Some Maryland consumers will receive a check from their insurance company this summer. How’s that for a nice change of pace?
Federal officials announced Thursday that 206,102 Marylanders will receive a modest refund — an average of $140 per family — from their insurer, thanks to a provision in the Affordable Care Act called the Medical Loss Ratio, or the “80/20 rule.”
That rule requires insurance companies to spend at least 80 percent of revenue generated by consumers’ premiums on patient care and quality improvement activities. Only 20 percent of premium dollars may be spent on administrative expenses or listed as profit.
If insurers violate that rule (for whatever reason), they owe money back to their beneficiaries.
Refunds to Maryland consumers will total about $17.3 million this year, the Department of Health and Human Services said. The size of the refund depends on the carrier and the kind of insurance.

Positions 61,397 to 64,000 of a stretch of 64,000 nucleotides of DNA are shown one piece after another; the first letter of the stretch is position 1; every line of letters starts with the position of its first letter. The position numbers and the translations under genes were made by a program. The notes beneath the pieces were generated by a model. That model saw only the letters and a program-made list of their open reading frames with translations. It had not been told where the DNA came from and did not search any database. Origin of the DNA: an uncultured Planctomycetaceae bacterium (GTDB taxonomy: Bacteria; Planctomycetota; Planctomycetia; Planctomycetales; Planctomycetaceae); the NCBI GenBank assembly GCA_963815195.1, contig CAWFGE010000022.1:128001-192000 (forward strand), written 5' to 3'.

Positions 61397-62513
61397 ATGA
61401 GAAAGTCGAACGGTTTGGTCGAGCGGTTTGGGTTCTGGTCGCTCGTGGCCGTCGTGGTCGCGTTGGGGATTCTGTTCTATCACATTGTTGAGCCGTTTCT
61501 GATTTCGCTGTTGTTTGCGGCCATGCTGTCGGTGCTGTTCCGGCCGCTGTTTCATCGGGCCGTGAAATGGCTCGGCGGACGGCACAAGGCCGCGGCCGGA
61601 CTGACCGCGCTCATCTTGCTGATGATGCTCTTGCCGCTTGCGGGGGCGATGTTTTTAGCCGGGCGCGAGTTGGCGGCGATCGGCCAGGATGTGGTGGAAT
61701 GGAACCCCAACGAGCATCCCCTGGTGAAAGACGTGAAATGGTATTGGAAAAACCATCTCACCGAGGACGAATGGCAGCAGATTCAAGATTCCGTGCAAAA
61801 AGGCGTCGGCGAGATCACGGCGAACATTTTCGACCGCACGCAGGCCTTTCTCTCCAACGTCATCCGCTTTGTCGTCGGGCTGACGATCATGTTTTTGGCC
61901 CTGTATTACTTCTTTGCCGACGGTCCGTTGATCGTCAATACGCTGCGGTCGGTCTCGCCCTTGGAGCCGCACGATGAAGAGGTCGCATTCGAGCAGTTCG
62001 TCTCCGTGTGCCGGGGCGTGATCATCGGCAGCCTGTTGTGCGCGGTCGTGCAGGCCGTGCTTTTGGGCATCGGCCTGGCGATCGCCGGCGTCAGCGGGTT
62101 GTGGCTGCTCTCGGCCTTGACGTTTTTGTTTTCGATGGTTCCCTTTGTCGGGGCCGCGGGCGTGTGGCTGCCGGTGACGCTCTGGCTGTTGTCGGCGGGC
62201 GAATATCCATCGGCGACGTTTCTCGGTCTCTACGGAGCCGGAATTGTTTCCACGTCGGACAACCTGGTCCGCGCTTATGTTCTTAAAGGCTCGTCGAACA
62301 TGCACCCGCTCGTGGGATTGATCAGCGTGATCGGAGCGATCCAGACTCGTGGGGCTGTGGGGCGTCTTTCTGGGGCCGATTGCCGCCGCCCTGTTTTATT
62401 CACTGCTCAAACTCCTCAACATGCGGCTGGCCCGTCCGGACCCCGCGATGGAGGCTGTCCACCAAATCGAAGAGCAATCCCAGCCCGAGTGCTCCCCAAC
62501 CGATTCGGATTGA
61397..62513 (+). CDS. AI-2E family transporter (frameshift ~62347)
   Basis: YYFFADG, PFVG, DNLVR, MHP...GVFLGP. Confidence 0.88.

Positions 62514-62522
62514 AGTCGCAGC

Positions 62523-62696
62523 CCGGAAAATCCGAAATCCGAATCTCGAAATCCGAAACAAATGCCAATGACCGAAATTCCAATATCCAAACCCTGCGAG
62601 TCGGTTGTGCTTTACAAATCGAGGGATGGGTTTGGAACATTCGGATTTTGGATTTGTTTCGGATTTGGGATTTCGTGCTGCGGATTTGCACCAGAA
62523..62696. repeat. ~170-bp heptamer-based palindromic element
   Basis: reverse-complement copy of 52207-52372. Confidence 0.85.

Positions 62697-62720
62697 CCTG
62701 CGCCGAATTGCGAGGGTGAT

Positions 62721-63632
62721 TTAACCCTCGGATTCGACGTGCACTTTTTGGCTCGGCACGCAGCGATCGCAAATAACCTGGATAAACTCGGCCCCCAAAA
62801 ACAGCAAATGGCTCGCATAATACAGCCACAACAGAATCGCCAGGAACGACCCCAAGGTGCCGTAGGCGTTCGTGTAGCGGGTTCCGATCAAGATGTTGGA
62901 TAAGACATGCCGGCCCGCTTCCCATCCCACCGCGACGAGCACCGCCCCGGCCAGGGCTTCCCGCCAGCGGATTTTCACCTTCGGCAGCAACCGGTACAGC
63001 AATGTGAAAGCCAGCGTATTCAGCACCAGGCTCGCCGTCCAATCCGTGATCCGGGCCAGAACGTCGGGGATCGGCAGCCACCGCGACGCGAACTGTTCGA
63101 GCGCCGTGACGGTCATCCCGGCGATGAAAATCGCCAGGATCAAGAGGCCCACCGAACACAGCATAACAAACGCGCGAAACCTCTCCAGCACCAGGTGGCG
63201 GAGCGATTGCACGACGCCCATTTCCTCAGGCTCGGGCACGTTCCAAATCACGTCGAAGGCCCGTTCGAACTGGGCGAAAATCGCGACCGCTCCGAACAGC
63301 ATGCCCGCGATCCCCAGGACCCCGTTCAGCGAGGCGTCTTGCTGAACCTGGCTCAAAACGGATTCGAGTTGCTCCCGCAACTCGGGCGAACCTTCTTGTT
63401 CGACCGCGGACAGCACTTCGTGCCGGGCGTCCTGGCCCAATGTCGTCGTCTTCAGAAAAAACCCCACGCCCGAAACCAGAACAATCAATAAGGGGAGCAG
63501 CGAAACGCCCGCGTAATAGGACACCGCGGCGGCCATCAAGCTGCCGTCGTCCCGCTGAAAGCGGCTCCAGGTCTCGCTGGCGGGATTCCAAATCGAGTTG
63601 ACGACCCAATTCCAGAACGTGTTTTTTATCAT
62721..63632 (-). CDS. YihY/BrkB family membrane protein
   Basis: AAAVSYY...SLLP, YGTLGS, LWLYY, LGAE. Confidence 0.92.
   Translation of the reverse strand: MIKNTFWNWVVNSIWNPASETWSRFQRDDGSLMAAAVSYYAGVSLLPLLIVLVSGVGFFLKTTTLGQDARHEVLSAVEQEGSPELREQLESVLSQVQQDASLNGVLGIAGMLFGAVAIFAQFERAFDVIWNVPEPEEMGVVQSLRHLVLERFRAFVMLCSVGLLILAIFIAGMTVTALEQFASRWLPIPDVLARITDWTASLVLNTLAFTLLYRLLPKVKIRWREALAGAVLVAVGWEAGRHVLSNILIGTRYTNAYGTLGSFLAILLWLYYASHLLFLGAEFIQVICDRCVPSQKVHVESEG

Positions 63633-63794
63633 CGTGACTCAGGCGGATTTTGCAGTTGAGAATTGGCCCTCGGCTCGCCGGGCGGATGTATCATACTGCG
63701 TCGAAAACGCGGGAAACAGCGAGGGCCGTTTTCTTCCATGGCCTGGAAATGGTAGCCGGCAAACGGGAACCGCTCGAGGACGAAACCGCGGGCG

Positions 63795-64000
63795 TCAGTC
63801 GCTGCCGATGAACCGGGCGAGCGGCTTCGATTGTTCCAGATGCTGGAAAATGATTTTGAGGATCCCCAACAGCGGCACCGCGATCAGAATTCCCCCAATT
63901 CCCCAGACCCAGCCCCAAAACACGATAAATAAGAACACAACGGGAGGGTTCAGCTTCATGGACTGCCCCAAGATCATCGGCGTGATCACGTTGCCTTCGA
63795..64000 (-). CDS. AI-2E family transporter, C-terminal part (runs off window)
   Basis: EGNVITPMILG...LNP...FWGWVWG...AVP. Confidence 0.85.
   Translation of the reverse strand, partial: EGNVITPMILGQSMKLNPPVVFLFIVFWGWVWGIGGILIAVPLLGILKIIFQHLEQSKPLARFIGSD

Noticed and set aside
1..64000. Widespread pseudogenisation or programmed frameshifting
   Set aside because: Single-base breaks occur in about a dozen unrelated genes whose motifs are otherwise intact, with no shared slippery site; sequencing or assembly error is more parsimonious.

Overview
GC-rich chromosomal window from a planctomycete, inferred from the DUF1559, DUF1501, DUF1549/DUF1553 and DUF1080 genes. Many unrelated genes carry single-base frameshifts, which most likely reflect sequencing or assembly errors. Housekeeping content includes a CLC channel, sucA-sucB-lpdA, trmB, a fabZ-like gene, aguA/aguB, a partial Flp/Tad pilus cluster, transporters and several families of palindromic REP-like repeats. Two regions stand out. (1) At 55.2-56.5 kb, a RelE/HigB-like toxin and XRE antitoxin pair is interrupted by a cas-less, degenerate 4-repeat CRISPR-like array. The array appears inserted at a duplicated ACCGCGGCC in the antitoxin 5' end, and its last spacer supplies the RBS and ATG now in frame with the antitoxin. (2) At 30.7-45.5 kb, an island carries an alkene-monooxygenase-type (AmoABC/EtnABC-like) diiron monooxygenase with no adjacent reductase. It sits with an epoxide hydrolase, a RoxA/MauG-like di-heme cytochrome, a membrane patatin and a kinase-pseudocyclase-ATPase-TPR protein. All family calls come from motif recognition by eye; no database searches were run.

For example, the average refund for Marylanders who have insurance through a small-business employer is only $7. Marylanders insured in the large-group market (big employers) will receive an average refund of $157.
Nationwide, 6.8 million people are due to receive $330 million in refunds, the average being $80 per family.
In Maryland, 11 insurance companies owe refunds, usually only in one or two of the three markets (individual, small-group and large-group).
The largest insurer in the state, CareFirst BlueCross BlueShield, does not owe refunds to consumers, according to federal data.